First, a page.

Raising the NKT cell family
Godfrey, Dale I., Stankovic, Sanda, and Baxter, Alan G. (2010) Raising the NKT cell family. Nature Immunology, 11 (3). pp. 197-206.
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Natural killer T cells (NKT cells) are CD1d-restricted, lipid antigen–reactive, immunoregulatory T lymphocytes that can promote cell-mediated immunity to tumors and infectious organisms, including bacteria and viruses, yet paradoxically they can also suppress the cell-mediated immunity associated with autoimmune disease and allograft rejection. Furthermore, in some diseases, such as atherosclerosis and allergy, NKT cell activity can be deleterious to the host. Although the precise means by which these cells carry out such contrasting functions is unclear, recent studies have highlighted the existence of many functionally distinct NKT cell subsets. Because their frequency and number vary widely between individuals, it is important to understand the mechanisms that regulate the development and maintenance of NKT cells and subsets thereof, which is the subject of this review.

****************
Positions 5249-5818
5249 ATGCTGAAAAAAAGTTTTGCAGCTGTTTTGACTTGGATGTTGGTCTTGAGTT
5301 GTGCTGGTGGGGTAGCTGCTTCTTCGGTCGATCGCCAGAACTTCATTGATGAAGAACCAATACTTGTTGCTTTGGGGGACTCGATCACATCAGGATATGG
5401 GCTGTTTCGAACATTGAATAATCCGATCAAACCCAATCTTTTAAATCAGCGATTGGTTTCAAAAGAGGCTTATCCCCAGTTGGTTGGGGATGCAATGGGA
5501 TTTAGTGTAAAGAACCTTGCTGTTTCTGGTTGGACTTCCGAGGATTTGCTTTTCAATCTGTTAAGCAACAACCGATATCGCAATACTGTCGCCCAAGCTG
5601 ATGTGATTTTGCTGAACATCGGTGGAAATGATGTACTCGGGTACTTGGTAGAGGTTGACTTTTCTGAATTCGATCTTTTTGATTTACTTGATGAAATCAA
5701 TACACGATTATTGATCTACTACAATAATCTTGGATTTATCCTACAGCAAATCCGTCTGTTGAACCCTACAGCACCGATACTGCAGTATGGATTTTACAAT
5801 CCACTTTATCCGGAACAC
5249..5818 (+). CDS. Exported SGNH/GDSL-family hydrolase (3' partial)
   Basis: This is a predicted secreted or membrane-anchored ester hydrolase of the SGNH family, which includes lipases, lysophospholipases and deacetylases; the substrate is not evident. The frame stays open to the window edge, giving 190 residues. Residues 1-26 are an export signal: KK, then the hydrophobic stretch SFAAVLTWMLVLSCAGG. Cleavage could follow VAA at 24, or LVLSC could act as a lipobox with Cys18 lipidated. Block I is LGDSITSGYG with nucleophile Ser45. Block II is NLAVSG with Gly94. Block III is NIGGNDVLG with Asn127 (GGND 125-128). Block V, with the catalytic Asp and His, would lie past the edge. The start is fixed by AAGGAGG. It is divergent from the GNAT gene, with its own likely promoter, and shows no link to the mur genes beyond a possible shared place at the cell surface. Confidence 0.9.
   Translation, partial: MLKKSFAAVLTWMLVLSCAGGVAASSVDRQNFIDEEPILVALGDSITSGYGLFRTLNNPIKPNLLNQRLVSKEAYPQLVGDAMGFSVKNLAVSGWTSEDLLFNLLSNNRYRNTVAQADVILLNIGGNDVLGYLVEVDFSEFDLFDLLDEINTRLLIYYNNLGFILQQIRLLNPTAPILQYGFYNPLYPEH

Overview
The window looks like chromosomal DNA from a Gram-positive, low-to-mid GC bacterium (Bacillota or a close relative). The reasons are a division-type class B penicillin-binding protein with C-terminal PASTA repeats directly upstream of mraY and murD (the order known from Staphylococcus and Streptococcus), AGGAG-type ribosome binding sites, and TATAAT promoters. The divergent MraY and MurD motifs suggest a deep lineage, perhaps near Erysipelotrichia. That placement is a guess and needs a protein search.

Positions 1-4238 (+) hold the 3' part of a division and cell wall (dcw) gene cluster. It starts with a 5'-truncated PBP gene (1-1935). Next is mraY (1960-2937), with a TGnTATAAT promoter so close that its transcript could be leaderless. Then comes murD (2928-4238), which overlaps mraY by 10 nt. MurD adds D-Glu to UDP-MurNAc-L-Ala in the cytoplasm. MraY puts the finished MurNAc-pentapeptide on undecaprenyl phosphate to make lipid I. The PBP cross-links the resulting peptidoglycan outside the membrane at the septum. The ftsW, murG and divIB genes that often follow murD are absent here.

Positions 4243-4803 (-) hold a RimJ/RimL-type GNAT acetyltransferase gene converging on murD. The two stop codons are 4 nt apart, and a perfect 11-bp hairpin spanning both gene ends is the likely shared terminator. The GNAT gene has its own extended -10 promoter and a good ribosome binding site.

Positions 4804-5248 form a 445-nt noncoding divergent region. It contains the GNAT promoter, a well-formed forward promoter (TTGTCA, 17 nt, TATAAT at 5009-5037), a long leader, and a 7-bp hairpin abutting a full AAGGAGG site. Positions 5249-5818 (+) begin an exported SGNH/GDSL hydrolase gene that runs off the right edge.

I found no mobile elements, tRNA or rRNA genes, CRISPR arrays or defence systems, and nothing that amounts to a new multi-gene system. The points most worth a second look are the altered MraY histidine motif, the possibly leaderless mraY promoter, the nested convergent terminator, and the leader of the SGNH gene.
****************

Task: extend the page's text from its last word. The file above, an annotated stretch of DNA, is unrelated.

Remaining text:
|Item Type:||Article (Refereed Research - C1)|
|Date Deposited:||15 Mar 2011 05:21|
|FoR Codes:||11 MEDICAL AND HEALTH SCIENCES > 1107 Immunology > 110704 Cellular Immunology @ 100%|
|SEO Codes:||92 HEALTH > 9299 Other Health > 929999 Health not elsewhere classified @ 100%|
|Citation Count from Web of Science||